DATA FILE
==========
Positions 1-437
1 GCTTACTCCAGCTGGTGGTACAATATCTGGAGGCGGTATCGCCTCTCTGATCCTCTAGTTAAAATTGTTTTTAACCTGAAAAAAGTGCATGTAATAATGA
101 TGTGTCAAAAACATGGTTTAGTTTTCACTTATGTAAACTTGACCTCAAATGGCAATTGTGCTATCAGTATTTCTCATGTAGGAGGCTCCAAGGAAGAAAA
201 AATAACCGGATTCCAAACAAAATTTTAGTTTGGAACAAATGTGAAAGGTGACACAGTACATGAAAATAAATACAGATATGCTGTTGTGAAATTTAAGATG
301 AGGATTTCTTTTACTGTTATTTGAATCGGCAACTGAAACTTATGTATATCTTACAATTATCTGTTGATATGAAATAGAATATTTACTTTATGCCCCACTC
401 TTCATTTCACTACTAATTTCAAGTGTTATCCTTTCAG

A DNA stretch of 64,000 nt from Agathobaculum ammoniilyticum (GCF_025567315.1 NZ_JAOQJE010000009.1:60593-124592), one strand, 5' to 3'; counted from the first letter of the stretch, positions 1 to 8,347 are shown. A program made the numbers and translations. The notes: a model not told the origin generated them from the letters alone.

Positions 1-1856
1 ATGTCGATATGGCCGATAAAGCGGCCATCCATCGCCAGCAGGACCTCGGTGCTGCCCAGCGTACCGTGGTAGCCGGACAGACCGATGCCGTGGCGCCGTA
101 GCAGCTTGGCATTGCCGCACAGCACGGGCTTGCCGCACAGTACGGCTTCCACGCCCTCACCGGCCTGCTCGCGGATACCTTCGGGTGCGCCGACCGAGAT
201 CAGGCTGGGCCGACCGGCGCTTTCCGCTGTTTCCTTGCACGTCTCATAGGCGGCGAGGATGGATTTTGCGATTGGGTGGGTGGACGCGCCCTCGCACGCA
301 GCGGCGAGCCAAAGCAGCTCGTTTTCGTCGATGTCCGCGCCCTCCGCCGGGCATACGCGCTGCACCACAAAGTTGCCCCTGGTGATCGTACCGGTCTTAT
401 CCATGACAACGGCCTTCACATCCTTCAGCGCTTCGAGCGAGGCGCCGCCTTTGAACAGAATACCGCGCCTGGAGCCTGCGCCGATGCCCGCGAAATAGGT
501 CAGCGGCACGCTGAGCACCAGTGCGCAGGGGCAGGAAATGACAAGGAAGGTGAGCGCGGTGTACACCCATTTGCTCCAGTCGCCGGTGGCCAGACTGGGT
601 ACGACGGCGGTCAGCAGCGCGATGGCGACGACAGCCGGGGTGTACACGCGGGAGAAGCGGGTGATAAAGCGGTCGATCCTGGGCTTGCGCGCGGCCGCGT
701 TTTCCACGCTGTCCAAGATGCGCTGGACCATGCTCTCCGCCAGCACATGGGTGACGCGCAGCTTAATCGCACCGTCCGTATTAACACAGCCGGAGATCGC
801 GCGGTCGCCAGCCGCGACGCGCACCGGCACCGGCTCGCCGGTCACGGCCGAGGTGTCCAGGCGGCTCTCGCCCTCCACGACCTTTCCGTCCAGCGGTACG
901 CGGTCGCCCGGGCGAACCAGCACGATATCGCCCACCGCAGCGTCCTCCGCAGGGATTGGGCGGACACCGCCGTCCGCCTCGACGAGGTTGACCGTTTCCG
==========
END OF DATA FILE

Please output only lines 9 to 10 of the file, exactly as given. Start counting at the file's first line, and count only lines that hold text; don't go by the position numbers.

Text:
1 ATGTCGATATGGCCGATAAAGCGGCCATCCATCGCCAGCAGGACCTCGGTGCTGCCCAGCGTACCGTGGTAGCCGGACAGACCGATGCCGTGGCGCCGTA
101 GCAGCTTGGCATTGCCGCACAGCACGGGCTTGCCGCACAGTACGGCTTCCACGCCCTCACCGGCCTGCTCGCGGATACCTTCGGGTGCGCCGACCGAGAT